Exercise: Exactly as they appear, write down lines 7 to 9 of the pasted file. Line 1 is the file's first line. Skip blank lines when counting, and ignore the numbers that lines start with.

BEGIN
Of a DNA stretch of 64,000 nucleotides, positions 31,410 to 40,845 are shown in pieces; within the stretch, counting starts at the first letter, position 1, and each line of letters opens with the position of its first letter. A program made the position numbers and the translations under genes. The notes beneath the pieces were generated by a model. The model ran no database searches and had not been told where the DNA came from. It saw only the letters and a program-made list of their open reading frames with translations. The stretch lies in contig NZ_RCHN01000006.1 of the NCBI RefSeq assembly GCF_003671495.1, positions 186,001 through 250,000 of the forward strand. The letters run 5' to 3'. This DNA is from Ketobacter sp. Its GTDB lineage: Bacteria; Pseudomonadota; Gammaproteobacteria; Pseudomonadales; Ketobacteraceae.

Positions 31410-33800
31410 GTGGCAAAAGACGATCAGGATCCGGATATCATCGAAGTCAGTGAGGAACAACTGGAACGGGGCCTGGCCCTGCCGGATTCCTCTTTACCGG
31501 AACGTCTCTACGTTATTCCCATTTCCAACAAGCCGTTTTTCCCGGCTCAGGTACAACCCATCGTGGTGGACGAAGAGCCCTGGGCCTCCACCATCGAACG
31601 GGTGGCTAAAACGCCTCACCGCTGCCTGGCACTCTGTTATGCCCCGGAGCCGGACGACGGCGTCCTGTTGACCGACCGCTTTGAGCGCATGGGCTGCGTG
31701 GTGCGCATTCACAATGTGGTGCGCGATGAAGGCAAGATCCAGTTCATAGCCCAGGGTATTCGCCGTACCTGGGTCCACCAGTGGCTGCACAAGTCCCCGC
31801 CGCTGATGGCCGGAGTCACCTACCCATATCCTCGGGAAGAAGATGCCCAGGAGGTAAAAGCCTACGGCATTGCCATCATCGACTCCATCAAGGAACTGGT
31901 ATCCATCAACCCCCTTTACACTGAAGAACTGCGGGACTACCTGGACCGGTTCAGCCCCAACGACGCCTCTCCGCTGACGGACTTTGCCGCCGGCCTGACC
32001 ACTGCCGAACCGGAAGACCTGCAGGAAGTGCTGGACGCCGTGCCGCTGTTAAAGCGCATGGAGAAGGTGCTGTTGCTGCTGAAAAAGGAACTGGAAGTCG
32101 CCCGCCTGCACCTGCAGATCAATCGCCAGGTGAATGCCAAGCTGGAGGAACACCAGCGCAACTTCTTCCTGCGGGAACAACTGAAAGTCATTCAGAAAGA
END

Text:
31801 CGCTGATGGCCGGAGTCACCTACCCATATCCTCGGGAAGAAGATGCCCAGGAGGTAAAAGCCTACGGCATTGCCATCATCGACTCCATCAAGGAACTGGT
31901 ATCCATCAACCCCCTTTACACTGAAGAACTGCGGGACTACCTGGACCGGTTCAGCCCCAACGACGCCTCTCCGCTGACGGACTTTGCCGCCGGCCTGACC
32001 ACTGCCGAACCGGAAGACCTGCAGGAAGTGCTGGACGCCGTGCCGCTGTTAAAGCGCATGGAGAAGGTGCTGTTGCTGCTGAAAAAGGAACTGGAAGTCG